Some of Maliki's opponents, including Barzani and Sadr, have accused him of becoming a dictator and several of his critics say he deliberately sidelines Sunnis and Kurds.
The letter outlines eight demands to be met by May 13 to ensure the four leaders' support for Maliki's administration.
"In case of a refusal to comply with the principles and frameworks of this agreement, practical steps will be taken, within a period of time not exceeding 15 days, to act upon a vote of no confidence against the government," says the letter.
The letter is dated April 28, the last day of a three-day mini-summit held by the leaders during which they said they tried to find a solution to the political impasse.
Maliki did not attend the meeting, which was held in the Kurdish capital Arbil.
The letter called on the government to stop interfering with the security forces and with the work of Parliament and contained a paragraph criticizing autocratic decision-making.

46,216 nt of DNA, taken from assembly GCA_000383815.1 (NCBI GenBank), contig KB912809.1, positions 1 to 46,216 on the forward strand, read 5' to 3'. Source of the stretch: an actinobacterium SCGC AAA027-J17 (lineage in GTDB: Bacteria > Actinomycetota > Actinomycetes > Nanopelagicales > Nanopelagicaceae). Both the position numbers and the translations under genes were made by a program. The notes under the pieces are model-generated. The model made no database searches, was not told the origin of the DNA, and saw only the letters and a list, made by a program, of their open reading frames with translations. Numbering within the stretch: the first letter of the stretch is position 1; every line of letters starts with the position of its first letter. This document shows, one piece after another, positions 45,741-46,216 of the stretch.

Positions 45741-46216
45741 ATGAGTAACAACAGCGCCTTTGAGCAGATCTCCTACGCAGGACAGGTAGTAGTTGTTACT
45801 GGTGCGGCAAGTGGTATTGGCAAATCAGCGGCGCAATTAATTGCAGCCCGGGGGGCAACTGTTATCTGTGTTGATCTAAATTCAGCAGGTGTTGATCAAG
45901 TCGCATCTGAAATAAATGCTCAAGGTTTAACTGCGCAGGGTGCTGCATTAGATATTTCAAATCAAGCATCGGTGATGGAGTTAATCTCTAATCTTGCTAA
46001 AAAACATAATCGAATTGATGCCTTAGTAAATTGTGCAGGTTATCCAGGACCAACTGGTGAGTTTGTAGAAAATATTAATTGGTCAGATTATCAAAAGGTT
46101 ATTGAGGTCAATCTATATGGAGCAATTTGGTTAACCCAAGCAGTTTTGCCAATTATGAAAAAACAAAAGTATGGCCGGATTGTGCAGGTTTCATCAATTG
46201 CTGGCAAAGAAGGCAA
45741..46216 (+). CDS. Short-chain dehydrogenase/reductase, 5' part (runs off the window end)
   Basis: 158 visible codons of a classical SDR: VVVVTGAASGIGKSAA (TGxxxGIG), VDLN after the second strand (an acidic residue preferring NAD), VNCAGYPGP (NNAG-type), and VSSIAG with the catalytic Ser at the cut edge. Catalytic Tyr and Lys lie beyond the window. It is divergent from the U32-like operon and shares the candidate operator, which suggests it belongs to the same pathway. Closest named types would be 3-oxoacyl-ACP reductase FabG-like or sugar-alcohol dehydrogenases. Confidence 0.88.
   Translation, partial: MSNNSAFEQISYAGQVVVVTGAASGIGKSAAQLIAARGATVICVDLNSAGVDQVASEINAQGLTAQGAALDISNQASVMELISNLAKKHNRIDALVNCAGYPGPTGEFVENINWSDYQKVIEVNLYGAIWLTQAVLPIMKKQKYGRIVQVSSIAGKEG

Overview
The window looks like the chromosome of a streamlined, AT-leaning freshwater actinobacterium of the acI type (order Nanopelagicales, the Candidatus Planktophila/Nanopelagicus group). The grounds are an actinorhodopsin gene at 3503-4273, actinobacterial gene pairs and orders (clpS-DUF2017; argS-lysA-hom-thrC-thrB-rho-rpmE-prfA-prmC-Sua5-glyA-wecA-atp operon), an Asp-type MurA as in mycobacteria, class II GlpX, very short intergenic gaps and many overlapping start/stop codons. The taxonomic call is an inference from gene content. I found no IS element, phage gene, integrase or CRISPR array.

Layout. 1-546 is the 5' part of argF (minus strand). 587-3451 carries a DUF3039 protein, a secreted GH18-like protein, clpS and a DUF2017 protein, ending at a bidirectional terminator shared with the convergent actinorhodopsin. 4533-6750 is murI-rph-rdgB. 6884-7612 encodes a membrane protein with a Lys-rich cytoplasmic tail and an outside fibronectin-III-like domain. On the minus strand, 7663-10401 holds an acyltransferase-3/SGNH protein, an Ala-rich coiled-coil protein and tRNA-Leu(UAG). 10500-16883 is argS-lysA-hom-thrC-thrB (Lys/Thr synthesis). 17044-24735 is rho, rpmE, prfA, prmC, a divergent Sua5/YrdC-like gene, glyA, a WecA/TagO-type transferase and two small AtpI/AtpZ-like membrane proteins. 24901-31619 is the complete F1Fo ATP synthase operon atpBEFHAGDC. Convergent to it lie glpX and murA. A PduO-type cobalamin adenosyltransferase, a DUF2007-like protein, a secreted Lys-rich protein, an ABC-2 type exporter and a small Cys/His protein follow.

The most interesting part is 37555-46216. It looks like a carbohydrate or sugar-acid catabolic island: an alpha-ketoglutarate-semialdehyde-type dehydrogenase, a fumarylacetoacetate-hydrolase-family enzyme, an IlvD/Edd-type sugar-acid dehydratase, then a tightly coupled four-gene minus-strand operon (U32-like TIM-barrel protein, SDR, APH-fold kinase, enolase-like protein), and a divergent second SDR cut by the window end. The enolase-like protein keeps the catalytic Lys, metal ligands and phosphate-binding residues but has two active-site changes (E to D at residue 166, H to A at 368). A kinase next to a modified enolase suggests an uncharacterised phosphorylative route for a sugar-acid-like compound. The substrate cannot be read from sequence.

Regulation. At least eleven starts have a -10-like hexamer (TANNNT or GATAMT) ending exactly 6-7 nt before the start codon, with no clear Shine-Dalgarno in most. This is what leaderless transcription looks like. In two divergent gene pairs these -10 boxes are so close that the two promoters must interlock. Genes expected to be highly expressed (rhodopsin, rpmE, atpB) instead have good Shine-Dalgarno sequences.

"Putting an end to any kind of one-man decision-making in the government pyramid and a tendency towards autocracy," the sixth demand reads.
The letter also demanded that a two-term limit for the post of prime minister be retroactively introduced. Maliki is serving his second four-year term as prime minister.
"(This is necessary) in order to ensure a peaceful transfer of power and to establish the foundations and principles of democracy and in order not to allow a climate of dictatorship," it said.
The sole Shiite signatory of the letter, Sadr, has a history of acrimonious relations with Maliki.
Maliki's bloc met on Thursday and pledged to hold a meeting of all of the coalition's political blocs within a week to hammer out a solution to the crisis, Ibrahim Al-Jaafari, chairman of the coalition, said in a statement on his website.
Intellpuke: Sadr also has "a history of acrimonious relations" with the U.S.
You can read this Reuters article, filed from Baghdad, Iraq, in context here: arabnews.com/middleeast/article626107.ece